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Featuring 10 short stories and essays by Black women writers from the U.S., Africa, and Europe, this issue introduces characters learning secrets, defining themselves, and making sense of love. From beach towns to round-the-way grocery stores, beauty shops to being Black-at-work, join us for a literary journey.
Kim Brandon | Favour Iruoma Chukwuemeka |
Athena Dixon | Johannah Maria Fienburgh | Nikita Haynie |
Jessica Kelley | Oghenesuvwe Kokoricha | Jā. R. Macki |
Serenity Marshall | Kendall Tiarra
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IN THIS ISSUE
In “Sandcastles” by Johannah Maria Fienburgh, a Black family spends a day at the beach in 1960s America. Amid their happy day, a sinister appearance reveals a darker reality.
In “Finding Her Again” by Oghenesuvwe Kokoricha, two Nigerian sisters spend a day together touring art galleries. One has assimilated more than the other, causing tension.
In “Cats, Dogs, and Turtles” by Serenity Marshall, a woman explores love and loss as she navigates a new relationship and comes to terms with a new lover.
In “What it takes to be (Wo)Man“ by Favour Iruoma Chukwuemeka, a protagonist longs to be something else but watches helplessly until someone comes into her life and shakes up her perspective.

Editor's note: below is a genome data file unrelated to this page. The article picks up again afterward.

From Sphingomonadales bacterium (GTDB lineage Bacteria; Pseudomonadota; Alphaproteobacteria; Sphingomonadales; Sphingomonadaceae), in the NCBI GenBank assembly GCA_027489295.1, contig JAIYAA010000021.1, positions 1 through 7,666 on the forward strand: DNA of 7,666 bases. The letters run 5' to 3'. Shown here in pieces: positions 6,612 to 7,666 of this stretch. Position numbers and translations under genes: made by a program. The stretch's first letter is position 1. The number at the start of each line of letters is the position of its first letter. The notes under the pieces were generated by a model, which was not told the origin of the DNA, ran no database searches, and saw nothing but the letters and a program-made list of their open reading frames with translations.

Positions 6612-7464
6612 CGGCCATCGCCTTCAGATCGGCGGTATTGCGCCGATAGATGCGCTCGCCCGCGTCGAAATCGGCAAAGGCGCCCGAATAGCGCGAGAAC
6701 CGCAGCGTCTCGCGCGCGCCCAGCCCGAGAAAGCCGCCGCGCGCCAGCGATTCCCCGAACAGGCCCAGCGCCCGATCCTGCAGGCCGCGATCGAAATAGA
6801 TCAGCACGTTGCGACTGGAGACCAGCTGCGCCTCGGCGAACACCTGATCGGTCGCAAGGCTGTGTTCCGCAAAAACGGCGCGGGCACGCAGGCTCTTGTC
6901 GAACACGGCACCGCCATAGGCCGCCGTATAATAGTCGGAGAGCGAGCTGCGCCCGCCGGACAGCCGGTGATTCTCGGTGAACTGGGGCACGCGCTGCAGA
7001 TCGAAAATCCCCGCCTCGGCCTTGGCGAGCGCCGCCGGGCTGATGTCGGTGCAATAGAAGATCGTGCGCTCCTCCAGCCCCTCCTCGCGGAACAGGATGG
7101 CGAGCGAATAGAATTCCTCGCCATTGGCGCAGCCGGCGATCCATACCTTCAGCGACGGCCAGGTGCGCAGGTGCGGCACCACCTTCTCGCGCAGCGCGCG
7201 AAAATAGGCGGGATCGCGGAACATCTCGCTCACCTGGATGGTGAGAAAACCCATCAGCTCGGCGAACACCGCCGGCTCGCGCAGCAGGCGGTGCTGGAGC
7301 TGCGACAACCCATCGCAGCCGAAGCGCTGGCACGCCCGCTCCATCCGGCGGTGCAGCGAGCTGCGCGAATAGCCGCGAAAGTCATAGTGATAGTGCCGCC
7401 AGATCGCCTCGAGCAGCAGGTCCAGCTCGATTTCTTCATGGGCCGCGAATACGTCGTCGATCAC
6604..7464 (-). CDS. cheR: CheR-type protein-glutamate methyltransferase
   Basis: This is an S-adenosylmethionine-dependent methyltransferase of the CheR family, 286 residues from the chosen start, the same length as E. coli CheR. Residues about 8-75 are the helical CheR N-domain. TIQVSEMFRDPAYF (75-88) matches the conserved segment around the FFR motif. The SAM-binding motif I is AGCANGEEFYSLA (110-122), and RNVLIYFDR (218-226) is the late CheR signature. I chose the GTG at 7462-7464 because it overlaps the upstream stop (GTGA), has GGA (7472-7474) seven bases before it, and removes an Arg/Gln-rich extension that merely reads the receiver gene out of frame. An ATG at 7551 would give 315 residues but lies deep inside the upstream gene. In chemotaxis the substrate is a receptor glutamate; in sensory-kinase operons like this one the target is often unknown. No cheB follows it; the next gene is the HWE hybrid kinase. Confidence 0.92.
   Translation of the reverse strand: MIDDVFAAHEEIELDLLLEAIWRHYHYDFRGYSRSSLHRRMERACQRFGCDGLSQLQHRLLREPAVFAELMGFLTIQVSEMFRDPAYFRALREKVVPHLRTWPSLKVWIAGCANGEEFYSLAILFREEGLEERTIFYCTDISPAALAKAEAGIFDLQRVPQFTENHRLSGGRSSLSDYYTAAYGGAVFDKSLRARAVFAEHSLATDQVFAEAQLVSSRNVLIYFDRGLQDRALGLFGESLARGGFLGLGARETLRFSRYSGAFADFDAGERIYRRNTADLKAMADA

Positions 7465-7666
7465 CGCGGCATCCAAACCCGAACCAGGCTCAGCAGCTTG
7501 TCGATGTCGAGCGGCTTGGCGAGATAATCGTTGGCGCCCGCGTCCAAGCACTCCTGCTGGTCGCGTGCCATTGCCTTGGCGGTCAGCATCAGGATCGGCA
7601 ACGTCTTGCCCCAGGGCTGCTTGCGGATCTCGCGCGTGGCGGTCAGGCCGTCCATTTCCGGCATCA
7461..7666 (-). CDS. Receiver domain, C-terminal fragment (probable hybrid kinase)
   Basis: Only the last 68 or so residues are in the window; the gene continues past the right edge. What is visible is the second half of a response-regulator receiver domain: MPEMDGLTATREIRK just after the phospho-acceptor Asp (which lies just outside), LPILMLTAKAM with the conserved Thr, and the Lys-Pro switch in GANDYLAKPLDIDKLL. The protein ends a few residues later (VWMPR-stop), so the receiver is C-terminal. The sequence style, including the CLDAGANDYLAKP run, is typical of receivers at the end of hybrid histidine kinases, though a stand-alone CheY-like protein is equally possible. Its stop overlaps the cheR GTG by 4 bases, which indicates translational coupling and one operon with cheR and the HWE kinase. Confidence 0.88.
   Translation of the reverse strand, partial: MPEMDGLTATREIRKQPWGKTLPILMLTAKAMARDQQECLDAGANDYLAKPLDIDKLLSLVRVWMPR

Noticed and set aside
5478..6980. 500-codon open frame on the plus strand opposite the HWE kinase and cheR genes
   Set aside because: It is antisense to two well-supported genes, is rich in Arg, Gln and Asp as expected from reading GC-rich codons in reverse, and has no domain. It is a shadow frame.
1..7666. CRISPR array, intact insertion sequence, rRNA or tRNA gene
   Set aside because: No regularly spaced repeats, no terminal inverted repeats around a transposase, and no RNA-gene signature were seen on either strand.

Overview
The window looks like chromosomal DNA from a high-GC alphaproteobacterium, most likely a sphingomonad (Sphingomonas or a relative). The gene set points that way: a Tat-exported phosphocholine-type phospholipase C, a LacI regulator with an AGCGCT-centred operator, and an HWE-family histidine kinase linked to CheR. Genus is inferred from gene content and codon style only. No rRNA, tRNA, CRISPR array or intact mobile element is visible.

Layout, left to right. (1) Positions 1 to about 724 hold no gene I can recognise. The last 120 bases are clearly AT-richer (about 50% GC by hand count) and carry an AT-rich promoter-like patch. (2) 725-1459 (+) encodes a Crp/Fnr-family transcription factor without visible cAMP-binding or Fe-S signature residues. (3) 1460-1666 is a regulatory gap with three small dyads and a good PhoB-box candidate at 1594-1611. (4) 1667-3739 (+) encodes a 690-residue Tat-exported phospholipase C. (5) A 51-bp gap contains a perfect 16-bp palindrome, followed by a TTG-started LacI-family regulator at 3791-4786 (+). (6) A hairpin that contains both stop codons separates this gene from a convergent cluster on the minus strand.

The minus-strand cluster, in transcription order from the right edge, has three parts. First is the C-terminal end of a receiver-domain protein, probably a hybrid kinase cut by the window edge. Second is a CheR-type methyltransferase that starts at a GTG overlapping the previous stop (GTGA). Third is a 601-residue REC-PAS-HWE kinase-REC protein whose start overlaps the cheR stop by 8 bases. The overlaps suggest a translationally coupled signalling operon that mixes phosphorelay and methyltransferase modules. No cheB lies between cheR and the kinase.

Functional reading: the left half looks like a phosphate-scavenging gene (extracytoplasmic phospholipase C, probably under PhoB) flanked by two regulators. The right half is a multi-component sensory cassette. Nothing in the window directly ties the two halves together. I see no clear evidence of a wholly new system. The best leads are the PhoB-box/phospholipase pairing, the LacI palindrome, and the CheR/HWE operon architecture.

If you are a lucky kid, you might know who your parents were. Others find out bits and pieces of their own story on the street. Sista finds out what happened to her parents, the public secrets, and who she is third-hand—in exchange for a fist full of peanuts in “Songs my Mama Used to Sing” by Kim Brandon.
About Your X by Jā. R. Macki is a montage-y, shapeshifting list form reflecting on work experiences from a Black employee's perspective.
Running Tabs by Athena Dixon explores the legacy of grocery store tabs and the hunger of the body and community.
In A Black Girl Reading & Writing by Nikita Haynie reflects on the impact and influence of Black women writers on her personal journey.
A Black woman grapples with natural hair, experimentation, and others' perceptions while traveling abroad in Traveling in Twist Outs: The Hair Politics of Black Women Abroad by Kendall Tiarra.
Every Queen needs a throne and one of the best places to find one is in the beauty salon, aka The Shop. Take a humorous look at the special place it has in the writer's heart in The Shop by Jessica Kelley.